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Spin vector alignment of Koronis family asteroids


Studies of asteroid families—groups of asteroids that formed from the fragmentation of larger bodies—are of broad interest to solar system researchers because they can provide insights into collisional processes, as well as the interior structures, strengths, and compositions of asteroids. It is generally accepted that members of the Koronis family were created by collisional disruption of a homogeneous parent body1 and therefore share the same formation age and subsequent collisional history. The temporal variations in observed brightnesses of the Koronis family members (a consequence of their rotation) are, however, larger than expected2. Preferential alignment of spin vectors had been proposed2 as a possible explanation, but recent modelling3 predicted that family formation yields random spin vectors among the resulting fragments. Both hypotheses have been untested by observations. Here I show that the actual distribution of spin vectors among the largest members of the Koronis family falls within markedly nonrandom ‘spin clusters’. Reconciling models of family formation and evolution with the unexpected alignments of spin obliquities and correlations with spin rates presents a new challenge in understanding asteroid collisional processes.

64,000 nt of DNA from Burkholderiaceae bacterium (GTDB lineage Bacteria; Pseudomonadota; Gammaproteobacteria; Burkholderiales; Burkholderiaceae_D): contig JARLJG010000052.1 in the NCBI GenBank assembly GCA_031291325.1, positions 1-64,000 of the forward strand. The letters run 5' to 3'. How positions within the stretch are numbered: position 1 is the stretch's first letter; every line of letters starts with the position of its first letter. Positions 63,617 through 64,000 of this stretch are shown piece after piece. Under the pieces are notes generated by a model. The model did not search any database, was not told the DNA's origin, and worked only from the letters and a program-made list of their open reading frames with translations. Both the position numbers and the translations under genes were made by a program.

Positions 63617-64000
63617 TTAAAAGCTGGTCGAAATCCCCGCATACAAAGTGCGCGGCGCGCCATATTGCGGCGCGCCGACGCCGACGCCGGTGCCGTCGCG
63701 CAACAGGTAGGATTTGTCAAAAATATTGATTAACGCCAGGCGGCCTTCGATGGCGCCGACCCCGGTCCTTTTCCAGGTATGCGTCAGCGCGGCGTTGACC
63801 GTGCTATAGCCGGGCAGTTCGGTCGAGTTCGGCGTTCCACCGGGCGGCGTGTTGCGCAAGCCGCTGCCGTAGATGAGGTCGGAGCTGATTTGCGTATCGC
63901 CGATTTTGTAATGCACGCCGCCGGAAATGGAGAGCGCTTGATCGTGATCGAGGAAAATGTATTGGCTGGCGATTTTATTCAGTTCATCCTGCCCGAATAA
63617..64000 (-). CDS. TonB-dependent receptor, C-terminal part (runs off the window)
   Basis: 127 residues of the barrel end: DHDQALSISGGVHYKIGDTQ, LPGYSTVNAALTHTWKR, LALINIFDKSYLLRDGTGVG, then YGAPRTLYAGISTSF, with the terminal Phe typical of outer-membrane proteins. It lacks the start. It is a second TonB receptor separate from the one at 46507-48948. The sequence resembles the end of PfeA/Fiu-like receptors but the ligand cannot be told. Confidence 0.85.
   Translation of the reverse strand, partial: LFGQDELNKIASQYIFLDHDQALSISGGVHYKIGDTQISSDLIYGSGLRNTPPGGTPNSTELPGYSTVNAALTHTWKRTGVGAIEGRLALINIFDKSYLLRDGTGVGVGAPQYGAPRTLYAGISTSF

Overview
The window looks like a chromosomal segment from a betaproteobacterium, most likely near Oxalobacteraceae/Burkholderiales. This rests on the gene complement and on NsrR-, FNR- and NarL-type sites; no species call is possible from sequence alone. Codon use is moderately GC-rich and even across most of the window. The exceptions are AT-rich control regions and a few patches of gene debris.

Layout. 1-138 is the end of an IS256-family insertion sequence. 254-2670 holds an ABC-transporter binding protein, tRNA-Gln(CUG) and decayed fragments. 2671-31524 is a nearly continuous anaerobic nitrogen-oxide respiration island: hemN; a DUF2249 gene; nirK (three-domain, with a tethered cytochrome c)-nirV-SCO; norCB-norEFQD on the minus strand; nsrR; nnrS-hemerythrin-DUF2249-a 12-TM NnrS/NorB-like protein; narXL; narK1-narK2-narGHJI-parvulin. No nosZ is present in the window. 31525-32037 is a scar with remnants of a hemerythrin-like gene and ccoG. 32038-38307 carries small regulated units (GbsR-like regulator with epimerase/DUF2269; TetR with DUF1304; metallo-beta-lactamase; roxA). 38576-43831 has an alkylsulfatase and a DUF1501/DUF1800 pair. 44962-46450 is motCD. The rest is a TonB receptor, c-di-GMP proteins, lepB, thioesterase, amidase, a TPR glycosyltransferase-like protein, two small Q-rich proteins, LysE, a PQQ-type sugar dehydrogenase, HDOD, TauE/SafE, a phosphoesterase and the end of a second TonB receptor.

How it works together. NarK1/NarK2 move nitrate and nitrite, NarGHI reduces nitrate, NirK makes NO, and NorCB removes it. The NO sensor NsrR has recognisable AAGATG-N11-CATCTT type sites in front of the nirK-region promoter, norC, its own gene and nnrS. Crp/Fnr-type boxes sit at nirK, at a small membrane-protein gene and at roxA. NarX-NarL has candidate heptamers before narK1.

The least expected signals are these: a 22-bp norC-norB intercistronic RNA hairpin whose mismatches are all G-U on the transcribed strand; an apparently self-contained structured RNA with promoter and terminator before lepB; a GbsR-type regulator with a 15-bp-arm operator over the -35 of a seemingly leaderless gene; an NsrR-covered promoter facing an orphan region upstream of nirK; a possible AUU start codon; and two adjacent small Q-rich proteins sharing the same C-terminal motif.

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Figure 1: Light curves of (311) Claudia showing the doubly periodic change in brightness as it rotates once in 7.531 h.
Figure 2: Effect of changing illumination geometry on the observed mean brightness of (158) Koronis during a 36-day interval in 1994.
Figure 3: Spin angular momentum in the Koronis family of asteroids.


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I thank R. Binzel for advice and encouragement, and M. Kaasalainen, L. Crespo da Silva, M. Lyndaker and M. Krc̆o for contributions at various stages of this work.

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Correspondence to Stephen M. Slivan.

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Slivan, S. Spin vector alignment of Koronis family asteroids. Nature 419, 49–51 (2002).

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